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Database Mirroring Isn’t Going Anywhere

Written By: Matan Yungman 24/09/2015

AlwaysOn Availability Groups is a great technology that centralizes the management of High Availability, Disaster Recovery and Scale-Out. However, in many cases, the good old Database Mirroring is just good enough (and in some cases, better):

Database Mirroring

Database Mirroring can work in Standard Edition

Database Mirroring is supported in both Enterprise Edition (asynchronous + synchronous modes) and Standard Edition (synchronous mode). Up till SQL Server 2016, Availability Groups is supported only in Enterprise Edition. Starting SQL Server 2016, Availability Groups is supported in Standard Edition, but with a limited functionality – one secondary, one database per Availability Group, and that database is not readable, unless you take a snapshot of it.

Database Mirroring can work without a domain

Because AlwaysOn Availability Groups works on top of Windows Cluster, it requires working in a domain. Database Mirroring, however, allows working in domain-less environments using certificates, in addition to the option of working in a domain.

Update:

It was pointed out to me that starting Windows Server 2016 and SQL Server 2016, non-domain Availability Groups are supported. Mirroring is still easier ad supports more platforms, but definitely a good addition to the product!

Database Mirroring requires less IP addresses

With Mirroring, you need an IP address for the Principal, for the mirror, optionally for the Witness, and you’re good to go. With Availability Groups, you need an IP address for the each one of your replicas, for the cluster, and optionally for the cluster witnesses and Availability Group Listeners.

You don’t need to configure DNS records for proper reconnect after a failover

When working in a multi-subnet environment, it’s tricky to get Availability Groups to work smoothly after a failover. You need to understand what the RegisterAllProvidersIP, MultiSubnetFailover and HostRecordTTL options mean, and how to change them in the application and the cluster configuration (more in-depth information about those here).

With Database Mirroring, you need to know how to configure a failover partner in the connection string, and in most cases you’re done.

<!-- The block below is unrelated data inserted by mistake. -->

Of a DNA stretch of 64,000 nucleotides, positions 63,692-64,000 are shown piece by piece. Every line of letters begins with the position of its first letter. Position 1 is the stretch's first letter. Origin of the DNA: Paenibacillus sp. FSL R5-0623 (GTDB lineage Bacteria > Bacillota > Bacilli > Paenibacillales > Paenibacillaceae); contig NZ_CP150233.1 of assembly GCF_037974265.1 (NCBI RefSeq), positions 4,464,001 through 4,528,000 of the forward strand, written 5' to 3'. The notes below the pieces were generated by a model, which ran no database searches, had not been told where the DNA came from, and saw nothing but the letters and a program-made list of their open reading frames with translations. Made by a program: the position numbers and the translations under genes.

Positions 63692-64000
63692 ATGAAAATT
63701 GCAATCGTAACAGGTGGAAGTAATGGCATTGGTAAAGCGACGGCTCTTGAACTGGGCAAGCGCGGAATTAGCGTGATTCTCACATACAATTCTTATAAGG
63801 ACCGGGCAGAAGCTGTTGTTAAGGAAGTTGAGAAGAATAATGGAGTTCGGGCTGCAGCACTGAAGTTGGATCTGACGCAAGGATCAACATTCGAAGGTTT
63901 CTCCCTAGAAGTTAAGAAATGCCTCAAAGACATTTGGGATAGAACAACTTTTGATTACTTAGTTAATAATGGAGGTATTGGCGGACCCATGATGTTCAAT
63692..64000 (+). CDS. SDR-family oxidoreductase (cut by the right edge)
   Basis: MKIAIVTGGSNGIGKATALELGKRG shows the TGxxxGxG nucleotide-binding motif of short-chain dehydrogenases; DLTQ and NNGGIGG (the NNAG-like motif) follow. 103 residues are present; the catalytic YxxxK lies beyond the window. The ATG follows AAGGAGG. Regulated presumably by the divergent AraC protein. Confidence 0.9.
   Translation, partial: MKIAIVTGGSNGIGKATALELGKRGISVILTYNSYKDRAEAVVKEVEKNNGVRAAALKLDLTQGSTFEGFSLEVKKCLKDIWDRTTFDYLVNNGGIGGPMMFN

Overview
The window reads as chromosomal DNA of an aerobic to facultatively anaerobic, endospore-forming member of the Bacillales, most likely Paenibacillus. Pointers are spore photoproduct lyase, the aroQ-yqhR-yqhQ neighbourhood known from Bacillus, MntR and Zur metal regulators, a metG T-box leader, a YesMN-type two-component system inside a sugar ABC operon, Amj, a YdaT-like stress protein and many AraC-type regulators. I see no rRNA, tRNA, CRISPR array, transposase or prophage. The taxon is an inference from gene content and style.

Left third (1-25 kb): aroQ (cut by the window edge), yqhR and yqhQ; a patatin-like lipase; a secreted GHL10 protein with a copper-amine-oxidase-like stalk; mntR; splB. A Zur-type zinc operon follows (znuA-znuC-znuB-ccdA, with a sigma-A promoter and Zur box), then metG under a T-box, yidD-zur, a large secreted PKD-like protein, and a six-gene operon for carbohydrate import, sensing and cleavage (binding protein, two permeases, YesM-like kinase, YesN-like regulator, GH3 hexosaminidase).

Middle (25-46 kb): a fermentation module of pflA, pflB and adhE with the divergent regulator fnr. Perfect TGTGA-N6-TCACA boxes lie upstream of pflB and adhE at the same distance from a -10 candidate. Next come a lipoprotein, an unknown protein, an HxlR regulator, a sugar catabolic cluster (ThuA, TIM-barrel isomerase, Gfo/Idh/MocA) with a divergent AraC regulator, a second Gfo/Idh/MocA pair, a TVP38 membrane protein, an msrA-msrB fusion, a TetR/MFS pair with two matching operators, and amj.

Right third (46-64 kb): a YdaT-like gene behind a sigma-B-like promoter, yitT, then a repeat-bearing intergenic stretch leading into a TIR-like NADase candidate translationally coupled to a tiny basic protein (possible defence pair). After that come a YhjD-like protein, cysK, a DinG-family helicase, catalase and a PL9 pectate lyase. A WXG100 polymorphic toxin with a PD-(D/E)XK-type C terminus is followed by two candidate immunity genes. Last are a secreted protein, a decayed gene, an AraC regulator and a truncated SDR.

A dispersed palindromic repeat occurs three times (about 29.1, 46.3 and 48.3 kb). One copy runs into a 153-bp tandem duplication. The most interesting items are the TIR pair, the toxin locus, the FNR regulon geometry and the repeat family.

5 responses to “Database Mirroring Isn’t Going Anywhere”

  1. pmpjr says:

    2016 brings AG to standard edition even if it’s a bit nerfed)
    2016 brings non domain AG (@sqlha blog)
    Less IPs, valid point. Does it really matter though?
    Can’t argue 4th point.

    • Matan Yungman says:

      Thanks for the comment.
      Didn’t know about non domain AG. Great to see that!

      However, the configuration is still not that trivial and requires more time and effort than mirroring.
      I will update the post. Thanks again for pointing this out.

  2. Allan Hirt says:

    You do not need an IP address for a witness. Not sure where you are getting that. If you are using a file share witness as part of the quorum mechanism, sure at some point the underlying file server will be using IP under the covers but there are other witness types depending on what you are doing. WIndows Server 2016 also supports cloud witness.

    With the introduction of the domainless clusters, this gives you the DBM scenario with certificates and I would expect that not in 2016, but soon thereafter DBM will most likely go away. It may be vNext post-2016 … time will tell.

  3. Simon Liew says:

    I reckon I should mention the fact that Microsoft has announced database mirroring deprecation on SQL 2012. Good old database mirroring works as gold, but at some point in time it will disappear completely.

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